Suggestion

  • Reals estate developers have to maintain professionalism.
  • RERA has the provisions for registration of real estate project as well as Real Estate Agent to aiming for maintaining uniformity, and professionalism. However, this needs to be enforced and developed must adopt these concepts of professionalism.

Problem

  • As per a recent report, there are more than 14 lakh units of real estate which are delayed more than from 2 years to 22 years. Though RERA is in place since three years, there has not been a successful resolution in resolving the delayed real estate project.

Suggestion

  • The supreme court in its recent judgement, after seeing the low number of RERA authority in each state, suggested that every state should appoint the RERA appellate authority and adjudicating officers soon.
  • Moreover, the court also suggests that NLCT and NCLTE members should be appointed to manage the pendency of cases.

Other Challenges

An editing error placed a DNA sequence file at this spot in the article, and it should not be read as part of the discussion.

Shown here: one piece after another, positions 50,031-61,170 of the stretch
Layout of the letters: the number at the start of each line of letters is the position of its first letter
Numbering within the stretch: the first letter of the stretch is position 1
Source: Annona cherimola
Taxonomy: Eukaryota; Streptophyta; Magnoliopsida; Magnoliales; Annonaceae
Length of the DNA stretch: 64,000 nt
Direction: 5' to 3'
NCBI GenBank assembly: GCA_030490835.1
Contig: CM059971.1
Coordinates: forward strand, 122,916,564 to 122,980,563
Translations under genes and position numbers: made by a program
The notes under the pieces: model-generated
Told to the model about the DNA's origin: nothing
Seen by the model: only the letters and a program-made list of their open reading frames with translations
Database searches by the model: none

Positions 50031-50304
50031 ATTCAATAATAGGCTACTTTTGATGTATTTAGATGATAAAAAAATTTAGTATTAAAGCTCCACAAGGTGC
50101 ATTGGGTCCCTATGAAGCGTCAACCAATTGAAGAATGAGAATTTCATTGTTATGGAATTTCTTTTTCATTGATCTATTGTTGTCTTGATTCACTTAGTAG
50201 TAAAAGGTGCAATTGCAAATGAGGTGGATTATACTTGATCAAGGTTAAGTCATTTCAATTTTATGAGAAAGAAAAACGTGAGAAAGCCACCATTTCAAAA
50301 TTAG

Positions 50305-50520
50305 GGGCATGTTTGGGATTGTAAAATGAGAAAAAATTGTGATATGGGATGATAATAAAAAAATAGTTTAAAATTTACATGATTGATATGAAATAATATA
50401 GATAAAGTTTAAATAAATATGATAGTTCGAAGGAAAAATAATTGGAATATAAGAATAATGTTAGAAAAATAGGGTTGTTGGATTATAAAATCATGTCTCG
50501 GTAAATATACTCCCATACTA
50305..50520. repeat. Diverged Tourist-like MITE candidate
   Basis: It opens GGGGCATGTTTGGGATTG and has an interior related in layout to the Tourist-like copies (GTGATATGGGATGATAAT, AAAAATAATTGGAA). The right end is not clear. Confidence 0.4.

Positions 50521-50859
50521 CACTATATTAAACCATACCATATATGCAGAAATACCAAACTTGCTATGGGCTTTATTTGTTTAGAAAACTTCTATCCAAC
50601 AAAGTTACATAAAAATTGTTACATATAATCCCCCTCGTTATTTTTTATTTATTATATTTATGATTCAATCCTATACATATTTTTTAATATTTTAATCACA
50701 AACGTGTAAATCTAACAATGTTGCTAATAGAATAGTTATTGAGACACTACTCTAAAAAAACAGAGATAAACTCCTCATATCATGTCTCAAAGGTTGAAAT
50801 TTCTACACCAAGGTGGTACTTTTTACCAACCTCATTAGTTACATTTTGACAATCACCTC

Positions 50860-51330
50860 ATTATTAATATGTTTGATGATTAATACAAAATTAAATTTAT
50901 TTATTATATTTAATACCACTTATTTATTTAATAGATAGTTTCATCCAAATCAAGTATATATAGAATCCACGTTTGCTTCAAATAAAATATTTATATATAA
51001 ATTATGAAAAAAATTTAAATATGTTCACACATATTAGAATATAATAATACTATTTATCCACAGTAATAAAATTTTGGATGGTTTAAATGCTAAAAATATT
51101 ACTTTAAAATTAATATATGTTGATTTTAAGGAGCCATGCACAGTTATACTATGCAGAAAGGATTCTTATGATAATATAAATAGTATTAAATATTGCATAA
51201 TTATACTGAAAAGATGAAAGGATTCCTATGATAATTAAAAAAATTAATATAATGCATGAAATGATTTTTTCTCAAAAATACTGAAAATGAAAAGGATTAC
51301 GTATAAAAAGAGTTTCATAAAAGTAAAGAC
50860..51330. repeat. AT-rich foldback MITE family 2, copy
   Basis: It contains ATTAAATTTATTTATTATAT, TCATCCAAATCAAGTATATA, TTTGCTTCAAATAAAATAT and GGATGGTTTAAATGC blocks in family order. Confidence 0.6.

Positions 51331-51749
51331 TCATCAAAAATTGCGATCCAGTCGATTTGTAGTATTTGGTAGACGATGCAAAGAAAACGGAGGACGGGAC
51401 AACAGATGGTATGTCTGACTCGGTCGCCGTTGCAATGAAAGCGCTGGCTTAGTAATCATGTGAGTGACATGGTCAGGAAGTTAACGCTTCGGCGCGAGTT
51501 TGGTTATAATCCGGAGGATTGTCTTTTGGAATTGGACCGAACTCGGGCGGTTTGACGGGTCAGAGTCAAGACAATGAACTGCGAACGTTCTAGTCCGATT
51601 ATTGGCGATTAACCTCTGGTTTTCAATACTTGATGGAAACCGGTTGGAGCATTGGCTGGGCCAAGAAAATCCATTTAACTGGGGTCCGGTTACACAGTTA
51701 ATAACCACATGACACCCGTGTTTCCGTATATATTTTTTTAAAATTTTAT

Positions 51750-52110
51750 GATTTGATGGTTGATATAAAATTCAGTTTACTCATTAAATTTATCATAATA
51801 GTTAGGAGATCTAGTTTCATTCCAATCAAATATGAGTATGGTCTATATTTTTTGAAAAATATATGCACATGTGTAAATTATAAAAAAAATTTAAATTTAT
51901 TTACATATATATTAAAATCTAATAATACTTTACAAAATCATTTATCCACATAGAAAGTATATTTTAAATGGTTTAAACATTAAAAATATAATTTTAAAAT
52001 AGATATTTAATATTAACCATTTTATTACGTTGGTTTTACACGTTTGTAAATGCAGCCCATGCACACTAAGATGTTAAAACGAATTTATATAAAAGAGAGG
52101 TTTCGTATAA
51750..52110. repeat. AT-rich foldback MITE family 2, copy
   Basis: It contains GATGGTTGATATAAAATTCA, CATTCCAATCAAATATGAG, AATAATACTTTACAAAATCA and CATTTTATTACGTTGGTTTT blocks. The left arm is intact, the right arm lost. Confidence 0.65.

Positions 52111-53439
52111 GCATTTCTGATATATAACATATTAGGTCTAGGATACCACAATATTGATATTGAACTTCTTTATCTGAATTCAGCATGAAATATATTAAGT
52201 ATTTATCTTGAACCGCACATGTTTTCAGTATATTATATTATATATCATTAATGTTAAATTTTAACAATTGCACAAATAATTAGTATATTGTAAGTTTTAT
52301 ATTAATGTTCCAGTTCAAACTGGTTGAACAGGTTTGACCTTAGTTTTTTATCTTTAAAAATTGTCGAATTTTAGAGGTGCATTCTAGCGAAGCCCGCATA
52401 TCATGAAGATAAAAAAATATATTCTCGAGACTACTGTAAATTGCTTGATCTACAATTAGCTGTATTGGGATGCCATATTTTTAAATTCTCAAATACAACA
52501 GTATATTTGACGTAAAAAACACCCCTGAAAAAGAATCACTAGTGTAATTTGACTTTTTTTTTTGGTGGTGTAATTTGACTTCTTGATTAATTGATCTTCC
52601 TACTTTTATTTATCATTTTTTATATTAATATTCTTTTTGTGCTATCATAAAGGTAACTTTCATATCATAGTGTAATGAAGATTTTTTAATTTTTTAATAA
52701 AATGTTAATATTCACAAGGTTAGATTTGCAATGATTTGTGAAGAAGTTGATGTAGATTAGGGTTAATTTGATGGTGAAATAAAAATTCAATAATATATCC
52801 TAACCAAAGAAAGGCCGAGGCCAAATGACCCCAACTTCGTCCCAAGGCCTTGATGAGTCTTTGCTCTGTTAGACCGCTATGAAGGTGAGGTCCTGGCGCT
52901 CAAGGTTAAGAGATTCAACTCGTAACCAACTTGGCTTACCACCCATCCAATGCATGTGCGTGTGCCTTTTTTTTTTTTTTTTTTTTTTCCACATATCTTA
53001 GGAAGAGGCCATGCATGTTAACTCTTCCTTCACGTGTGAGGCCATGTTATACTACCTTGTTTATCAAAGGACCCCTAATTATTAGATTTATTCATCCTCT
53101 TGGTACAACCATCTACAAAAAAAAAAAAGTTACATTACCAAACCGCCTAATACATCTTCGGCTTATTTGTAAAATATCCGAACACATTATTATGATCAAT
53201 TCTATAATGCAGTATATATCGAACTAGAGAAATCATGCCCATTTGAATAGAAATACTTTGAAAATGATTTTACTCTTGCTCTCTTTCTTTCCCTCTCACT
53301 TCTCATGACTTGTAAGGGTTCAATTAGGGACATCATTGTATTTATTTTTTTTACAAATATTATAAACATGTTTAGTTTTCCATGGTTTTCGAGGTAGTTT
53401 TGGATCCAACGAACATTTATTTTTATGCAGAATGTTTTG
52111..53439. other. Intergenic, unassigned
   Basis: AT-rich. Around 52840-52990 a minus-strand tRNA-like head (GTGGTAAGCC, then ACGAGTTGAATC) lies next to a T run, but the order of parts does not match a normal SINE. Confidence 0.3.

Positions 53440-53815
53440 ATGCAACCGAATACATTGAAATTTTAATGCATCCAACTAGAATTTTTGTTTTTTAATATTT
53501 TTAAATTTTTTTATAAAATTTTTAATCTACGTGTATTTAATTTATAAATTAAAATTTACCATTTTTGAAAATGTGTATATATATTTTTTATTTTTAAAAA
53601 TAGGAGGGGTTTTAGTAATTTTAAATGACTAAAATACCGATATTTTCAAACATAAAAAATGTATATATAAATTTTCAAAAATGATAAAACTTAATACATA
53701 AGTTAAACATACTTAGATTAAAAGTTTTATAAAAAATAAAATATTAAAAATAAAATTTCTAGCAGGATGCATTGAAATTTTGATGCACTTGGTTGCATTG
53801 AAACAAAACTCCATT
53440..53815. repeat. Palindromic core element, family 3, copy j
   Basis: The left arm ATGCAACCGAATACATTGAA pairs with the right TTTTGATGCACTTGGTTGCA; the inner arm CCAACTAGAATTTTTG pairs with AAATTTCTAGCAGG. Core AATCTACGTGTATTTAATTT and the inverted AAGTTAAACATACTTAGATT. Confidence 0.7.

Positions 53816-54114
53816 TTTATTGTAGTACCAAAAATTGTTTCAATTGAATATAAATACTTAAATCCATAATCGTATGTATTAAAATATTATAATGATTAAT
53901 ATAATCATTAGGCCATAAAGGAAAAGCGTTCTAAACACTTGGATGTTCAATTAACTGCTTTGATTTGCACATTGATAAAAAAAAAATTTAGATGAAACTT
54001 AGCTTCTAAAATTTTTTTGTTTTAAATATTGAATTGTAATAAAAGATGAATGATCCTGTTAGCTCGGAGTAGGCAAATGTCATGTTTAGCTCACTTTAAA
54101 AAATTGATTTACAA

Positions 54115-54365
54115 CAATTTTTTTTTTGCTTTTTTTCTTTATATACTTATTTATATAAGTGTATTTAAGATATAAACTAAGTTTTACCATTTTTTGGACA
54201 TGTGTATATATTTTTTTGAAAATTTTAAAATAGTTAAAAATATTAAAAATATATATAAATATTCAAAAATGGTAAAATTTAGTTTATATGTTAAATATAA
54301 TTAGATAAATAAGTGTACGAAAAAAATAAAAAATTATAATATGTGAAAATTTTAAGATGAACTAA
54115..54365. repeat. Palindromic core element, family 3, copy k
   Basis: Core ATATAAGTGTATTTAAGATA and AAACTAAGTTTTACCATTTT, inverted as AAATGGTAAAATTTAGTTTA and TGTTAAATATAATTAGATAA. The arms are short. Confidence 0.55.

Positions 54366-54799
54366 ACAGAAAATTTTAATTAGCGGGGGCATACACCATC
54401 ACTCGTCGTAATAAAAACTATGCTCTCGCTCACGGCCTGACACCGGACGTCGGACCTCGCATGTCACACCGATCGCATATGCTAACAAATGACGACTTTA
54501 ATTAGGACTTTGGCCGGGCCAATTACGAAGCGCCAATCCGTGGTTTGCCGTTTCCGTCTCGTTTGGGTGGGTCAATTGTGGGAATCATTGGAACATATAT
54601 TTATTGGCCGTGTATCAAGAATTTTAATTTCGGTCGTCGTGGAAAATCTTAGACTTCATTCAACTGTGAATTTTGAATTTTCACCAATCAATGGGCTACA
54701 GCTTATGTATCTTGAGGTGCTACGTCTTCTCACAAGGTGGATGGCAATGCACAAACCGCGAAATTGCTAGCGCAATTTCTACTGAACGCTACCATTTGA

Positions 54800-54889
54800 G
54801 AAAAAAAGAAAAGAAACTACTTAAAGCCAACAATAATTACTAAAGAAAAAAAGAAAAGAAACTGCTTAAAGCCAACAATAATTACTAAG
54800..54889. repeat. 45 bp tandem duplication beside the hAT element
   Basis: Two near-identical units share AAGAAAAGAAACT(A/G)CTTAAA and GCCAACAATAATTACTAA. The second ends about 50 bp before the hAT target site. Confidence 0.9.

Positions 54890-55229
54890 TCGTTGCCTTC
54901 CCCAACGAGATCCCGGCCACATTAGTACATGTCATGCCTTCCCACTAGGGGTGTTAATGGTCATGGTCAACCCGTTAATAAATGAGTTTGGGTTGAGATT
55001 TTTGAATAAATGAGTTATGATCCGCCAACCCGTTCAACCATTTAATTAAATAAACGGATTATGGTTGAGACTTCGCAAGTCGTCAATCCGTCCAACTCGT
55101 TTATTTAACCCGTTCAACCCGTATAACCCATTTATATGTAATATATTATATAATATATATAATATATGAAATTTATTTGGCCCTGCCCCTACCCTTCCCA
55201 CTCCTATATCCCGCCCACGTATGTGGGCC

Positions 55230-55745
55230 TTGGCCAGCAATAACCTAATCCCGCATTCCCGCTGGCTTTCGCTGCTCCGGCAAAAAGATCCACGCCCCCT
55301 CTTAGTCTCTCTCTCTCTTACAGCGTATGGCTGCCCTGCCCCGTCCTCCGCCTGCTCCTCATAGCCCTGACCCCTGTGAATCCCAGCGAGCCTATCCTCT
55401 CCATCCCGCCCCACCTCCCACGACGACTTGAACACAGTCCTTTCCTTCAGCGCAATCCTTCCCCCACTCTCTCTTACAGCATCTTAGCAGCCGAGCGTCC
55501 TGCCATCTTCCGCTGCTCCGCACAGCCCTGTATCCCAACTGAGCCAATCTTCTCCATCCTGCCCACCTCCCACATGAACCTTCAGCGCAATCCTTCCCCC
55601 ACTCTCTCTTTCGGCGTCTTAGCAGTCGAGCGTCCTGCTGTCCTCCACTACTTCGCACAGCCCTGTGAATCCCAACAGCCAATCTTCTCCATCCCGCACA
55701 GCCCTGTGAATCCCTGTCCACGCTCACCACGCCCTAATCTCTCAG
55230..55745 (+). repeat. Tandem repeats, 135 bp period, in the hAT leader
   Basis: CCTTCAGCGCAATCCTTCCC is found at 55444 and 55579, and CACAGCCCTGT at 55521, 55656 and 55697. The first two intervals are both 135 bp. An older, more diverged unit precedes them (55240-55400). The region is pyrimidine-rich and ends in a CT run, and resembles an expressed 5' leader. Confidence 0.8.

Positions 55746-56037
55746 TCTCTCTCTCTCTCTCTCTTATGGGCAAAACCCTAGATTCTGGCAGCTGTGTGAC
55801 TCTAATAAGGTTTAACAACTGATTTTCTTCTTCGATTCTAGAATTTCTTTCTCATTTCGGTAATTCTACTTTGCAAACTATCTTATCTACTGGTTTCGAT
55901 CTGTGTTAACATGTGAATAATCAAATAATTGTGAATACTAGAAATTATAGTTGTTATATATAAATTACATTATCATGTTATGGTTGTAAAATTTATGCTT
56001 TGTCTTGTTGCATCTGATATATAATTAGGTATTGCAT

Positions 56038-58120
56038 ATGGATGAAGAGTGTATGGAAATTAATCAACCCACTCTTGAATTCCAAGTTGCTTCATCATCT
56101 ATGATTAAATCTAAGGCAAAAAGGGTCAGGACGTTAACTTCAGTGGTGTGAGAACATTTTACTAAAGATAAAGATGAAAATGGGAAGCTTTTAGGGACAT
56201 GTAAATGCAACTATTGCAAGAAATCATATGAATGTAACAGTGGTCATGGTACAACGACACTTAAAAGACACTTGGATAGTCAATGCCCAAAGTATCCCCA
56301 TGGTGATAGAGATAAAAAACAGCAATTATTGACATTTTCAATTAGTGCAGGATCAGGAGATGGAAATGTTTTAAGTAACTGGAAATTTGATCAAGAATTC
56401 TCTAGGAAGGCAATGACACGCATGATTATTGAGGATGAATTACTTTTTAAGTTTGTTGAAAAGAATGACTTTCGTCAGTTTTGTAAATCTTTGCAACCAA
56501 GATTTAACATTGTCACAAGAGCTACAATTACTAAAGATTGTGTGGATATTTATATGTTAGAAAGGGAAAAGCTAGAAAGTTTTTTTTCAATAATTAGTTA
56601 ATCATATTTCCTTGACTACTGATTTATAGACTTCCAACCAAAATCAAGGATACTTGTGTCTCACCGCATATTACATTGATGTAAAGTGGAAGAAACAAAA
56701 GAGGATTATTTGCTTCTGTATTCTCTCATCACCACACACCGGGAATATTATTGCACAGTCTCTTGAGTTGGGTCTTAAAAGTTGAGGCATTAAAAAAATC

• In the new IBC code, there are provisions to take over the stalled projects in which new investors can invest to complete the project. However, until the government interventions (such as government land dues piling on the builders) does not happen at state level, it will be very difficult to have this projects completed.
  • The easy availability of money (such as from Non-bank financial institution) for real estate sector for home buyers is another challenge which needs to be resolved.
  • The homebuyers or investors should desist from speculative investment in real estate.
  • Some Real Estate Regulators does not have adequate capacities.
  • Under IBC, many projects (55%) are liquidated rather than having a resolution plan. In other words, more than 50% of real estate cases have chances of liquidation.

Conclusion

  • Out of the more than 2000 case referred to National Company Law Tribunal (NCLT), more than 850 cases are related to the real estate which shows the significance of real estate sector.
  • As far as the miseries of homebuyers are concerned, the IBC (amendment) act 2019 can be considered as a major battel won for homebuyers. However, many other steps need to be taken on ground in order to give money to homebuyers.
  • The government has to restructured a governance framework for resolving the homebuyer’s problems, approachable to a common man. The government also has to go beyond the court interventions.
  • In nutshell, it is the government’s responsibility to make simplified structure for resolving the grievances of the homebuyers.